I can see the wind pick up and marry itself with what snow it manages to collect from the blanket surrounding me, then swirl against a glowing red sky. The sky’s color is not the result of an approaching dawn, for I saw the sun implode moments earlier, taking with it rapture and all living things but me. I could swear that this wind is alive, though. It bites at my face and hisses incessantly. The snow around me has taken on a pink tint due to the sky and I think back thirteen years.
The memory is clear. I am with my grandfather in Georgia and it’s summer. “Record high temperatures,” the radio says. I hated how we just listened to the news. Why not a song? Play it softly, so he’d think this the perfect time for a conversation, one of those I’d remember until the day I died.
I would stand by his grave decades later, tears blending with rain from an afternoon shower and softly touch his slick tombstone, my fingers sliding over the grooves of his name, the date he was born and the date he passed away, knowing that one day between those two dates, he spoke a few sentences with an ethereal gleam in his eyes. I’d never forget what he said.
We drove down a large street, a woman on the radio commenting on what the man said about the weather.
“One hundred and twelve degrees! It’s just unbelievable out there!” she said. We were going, I realized, to the grocery store. When we arrived, I saw familiar signs attached to makeshift posts outside. “Fresh Fruit and Vegetables”, “Fresh Milk”, and “Best Peanuts Anywhere!”
We parked and my grandfather unlocked the doors. I opened mine; he hesitated before opening his, savoring the air-conditioning. My right foot dangled above the pavement and I could’ve sworn that the sole of my shoe was beginning to melt from its heat. He killed the ignition and we started walking.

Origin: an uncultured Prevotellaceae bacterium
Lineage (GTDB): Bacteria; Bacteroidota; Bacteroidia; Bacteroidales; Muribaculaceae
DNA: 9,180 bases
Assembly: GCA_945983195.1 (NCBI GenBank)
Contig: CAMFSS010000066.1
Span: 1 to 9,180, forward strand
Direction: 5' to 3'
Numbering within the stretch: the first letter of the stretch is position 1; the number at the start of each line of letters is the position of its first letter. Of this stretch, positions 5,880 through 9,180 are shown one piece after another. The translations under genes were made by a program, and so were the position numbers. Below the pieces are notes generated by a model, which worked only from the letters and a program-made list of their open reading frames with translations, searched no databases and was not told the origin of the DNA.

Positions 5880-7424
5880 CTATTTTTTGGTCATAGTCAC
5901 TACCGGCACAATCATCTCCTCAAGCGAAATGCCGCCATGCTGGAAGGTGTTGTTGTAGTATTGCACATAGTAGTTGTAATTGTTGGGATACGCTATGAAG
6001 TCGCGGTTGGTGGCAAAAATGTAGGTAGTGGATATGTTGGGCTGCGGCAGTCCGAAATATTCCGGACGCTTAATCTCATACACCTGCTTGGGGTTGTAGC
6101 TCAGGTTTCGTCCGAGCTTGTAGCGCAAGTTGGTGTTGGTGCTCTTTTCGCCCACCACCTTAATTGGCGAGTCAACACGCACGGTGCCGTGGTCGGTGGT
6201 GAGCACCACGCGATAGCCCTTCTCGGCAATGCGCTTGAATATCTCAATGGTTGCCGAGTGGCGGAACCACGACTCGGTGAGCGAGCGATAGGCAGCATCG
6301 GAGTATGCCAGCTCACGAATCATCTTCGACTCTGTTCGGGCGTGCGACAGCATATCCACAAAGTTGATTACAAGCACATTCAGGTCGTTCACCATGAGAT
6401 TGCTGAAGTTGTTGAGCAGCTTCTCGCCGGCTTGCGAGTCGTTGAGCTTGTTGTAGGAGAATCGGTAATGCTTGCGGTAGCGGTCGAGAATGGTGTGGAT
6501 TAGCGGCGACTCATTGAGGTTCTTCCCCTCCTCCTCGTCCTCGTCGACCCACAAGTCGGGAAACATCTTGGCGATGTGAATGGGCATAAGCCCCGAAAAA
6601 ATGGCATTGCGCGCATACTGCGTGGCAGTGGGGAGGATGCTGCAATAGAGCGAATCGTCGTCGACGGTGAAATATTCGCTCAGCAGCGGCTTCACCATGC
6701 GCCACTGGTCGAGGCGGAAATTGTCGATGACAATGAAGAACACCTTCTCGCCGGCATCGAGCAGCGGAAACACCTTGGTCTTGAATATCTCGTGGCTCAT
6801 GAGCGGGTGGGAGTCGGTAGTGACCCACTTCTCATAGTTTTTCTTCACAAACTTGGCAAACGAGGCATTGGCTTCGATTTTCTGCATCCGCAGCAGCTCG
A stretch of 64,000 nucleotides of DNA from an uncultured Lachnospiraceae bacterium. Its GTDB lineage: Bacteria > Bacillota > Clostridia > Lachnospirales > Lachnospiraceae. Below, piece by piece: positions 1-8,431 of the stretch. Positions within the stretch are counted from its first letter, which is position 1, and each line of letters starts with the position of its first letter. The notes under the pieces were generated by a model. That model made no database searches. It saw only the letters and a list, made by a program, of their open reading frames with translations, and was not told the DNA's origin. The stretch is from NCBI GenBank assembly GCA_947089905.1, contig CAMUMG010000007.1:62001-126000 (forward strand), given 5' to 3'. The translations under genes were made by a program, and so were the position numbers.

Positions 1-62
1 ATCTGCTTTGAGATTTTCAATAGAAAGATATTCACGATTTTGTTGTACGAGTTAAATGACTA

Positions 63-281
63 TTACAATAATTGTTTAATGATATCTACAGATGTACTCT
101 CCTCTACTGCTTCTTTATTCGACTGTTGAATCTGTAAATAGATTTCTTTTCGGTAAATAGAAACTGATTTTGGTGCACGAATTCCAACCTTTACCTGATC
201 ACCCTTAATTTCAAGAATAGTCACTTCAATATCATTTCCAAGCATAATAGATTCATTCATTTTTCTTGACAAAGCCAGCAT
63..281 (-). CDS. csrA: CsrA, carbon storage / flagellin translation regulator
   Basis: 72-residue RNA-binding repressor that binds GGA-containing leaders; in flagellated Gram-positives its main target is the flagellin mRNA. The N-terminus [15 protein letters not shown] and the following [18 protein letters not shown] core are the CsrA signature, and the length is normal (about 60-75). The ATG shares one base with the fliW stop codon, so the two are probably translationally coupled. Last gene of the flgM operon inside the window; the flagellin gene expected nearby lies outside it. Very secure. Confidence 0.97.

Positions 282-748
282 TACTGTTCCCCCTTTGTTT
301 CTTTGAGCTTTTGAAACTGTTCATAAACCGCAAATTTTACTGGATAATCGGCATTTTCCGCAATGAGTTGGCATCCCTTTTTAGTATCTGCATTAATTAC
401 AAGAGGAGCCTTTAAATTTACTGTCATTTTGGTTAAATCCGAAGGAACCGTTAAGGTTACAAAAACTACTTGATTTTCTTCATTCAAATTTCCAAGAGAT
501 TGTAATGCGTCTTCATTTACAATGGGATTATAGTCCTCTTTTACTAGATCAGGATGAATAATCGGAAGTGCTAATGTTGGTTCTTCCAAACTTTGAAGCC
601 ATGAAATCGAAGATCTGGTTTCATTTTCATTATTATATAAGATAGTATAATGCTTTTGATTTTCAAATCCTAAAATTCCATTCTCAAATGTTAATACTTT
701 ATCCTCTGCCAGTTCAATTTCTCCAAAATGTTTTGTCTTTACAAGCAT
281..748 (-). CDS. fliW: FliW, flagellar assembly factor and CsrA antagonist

The grocery store was small and made of wood. It had no windows and was oddly short. I spotted a small cart with a fat man standing behind it near its entrance. His face was red from the heat and he continuously wiped sweat from it with a light blue towel that he kept hung over a metal handle. He stood underneath a large white and red umbrella and there was a sign on his cart. Snow-cones, it read. My grandfather looked at me and noticed what I was staring at.
“Want one?” he asked. I nodded yes and we walked to the cart. “How are you today?” my grandfather asked the man standing behind the cart.
“Oh, burning up!” he said, the large roll of fat that was his neck jiggling slightly when he spoke. “How are ya’ll?”
“Oh, just appreciating every moment. Every day, that’s all you can do,” my grandfather said and ruffled my hair.
“Only way to live! Well, what’ll ya have?” the man asked. My grandfather looked down at me and smiled.
“Well, what color would you like?” I looked at all of the different colors. There was red, yellow, blue, and green. I thought for a few seconds and came to my conclusion.
“Red,” I said.
“Red it is,” the man said, pulling out a paper cone and scooping ice from the depths of his cart into it. He paused here, embracing the cold air from within his cart, smiled, and finally squeezed red syrup over the finely ground ice within the cone.
Now, walking so slowly amidst this pink snow, I think that if I only had a cone, I could make a delicious snow cone right now. It would taste so good that neither crimson skies nor silent Gods could keep me from walking.